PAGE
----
Prof's LM Montgomery Book Up for Award

December 10, 2008 - News Release

A book by a retired English Prof. Mary Rubio has been shortlisted for the 2009 British Columbia National Award for Canadian Non-Fiction, Canada's largest literary non-fiction award. The announcement was made today by BC Premier Gordon Campbell.

Rubio's Lucy Maud Montgomery: The Gift of Wings was one of four books to make the shortlist, selected from a field of 163 nominated titles. The winner receives $40,000 and each of the finalists receive $2,500. Results will be announced Feb. 2 in Vancouver.

The Gift of Wings is an intimate narrative that covers Montgomery's childhood in Prince Edward Island, her adolescence, her legal fights as a world-famous author and difficulties with marriage, motherhood and her celebrity. Montgomery published 22 books of fiction during her lifetime and kept extensive journals from the time she was 14.

"This nomination really honours Montgomery, a writer beloved around the world, on the 100th anniversary of the publication of her first novel, Anne of Green Gables," Rubio said.

Rubio added that she hopes the recognition draws attention to U of G's extensive Montgomery archival holdings. The University is home to the largest collection of original Montgomery memorabilia in Canada, including manuscripts, her handwritten journals, scrapbooks, handiwork, photo albums, legal and business papers and letters.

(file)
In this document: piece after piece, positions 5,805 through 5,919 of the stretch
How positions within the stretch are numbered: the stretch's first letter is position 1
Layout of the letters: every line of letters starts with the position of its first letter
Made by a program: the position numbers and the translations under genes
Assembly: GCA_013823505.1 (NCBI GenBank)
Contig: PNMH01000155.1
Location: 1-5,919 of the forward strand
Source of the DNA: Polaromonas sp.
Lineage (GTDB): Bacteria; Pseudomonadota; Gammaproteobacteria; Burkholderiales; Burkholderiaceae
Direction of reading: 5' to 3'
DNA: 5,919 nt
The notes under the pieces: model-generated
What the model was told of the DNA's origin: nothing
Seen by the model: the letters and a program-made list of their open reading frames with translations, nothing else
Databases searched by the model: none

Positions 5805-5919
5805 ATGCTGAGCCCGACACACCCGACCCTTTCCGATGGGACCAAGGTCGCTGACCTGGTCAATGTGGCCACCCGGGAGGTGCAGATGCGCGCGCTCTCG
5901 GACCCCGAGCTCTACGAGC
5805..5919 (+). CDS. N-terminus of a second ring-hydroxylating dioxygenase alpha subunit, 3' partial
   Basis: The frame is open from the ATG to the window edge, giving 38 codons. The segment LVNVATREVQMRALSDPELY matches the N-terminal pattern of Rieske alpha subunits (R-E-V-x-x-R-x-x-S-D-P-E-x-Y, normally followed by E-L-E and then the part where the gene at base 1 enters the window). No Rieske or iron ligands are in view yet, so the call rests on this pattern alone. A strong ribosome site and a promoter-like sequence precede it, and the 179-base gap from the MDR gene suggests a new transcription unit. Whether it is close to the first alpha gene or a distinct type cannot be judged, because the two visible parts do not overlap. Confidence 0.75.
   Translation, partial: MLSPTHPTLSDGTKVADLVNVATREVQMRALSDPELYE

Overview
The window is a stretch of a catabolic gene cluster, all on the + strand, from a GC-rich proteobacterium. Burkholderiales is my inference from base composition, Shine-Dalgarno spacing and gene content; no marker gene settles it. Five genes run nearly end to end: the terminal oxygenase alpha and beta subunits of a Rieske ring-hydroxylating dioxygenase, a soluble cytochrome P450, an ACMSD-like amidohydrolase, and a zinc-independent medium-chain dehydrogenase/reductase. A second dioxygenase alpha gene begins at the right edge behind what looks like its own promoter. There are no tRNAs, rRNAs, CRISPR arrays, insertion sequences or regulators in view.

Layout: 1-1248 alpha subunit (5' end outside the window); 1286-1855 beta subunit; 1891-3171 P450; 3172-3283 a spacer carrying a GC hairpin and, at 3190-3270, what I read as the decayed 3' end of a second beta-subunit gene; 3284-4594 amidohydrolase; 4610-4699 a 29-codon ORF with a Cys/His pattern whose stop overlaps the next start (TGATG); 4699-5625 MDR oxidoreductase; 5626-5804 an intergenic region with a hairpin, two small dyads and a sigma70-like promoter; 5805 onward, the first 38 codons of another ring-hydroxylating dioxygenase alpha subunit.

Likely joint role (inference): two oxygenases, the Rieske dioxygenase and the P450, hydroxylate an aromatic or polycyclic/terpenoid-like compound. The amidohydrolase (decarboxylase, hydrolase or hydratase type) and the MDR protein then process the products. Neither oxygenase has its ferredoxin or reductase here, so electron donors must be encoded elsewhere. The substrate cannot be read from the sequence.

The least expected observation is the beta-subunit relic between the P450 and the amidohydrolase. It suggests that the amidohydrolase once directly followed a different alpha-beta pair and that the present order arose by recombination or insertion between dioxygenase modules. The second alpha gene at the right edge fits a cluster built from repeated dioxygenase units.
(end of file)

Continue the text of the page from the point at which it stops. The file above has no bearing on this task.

Rubio spent more than two decades doing research for the book, including extensive interviews with people who knew the literary icon best, including her son, friends, maids and relatives. She also travelled to Poland and Scotland collecting information.

One of the pre-eminent Montgomery experts in the world, Rubio was asked by Montgomery's son, Stuart Macdonald, to edit his mother's personal journals. She and retired English professor Elizabeth Waterston edited and published five volumes of The Selected Journals of L.M. Montgomery. Waterston also published a book on Montgomery this year, Magic Island, which offers a fresh look at Montgomery's creative genius.

Now in its fifth year, the B.C. National Award for Canadian Non-Fiction celebrates the best non-fiction writing from across Canada and spotlights this literary genre and its significance to Canadians. It was established and endowed by the Province of British Columbia.

The other four finalists contending for the 2009 prize are: Daphne Bramham, The Secret Lives of Saints: Child Brides and Lost Boys in Canada's Polygamous Mormon Sect; Christopher Shulgan, The Soviet Ambassador: The Making of the Radical Behind Perestroika; and Russell Wangersky, Burning Down the House: Fighting Fires and Losing Myself.

Past award recipients include Noah Richler for This Is My Country, What's Yours? In 2007 and Lorna Goodison for From Harvey River in 2008.

For media questions, contact Communications and Public Affairs: Lori Bona Hunt, 519-824-4120, Ext. 53338/, or Barry Gunn, Ext. 56982/

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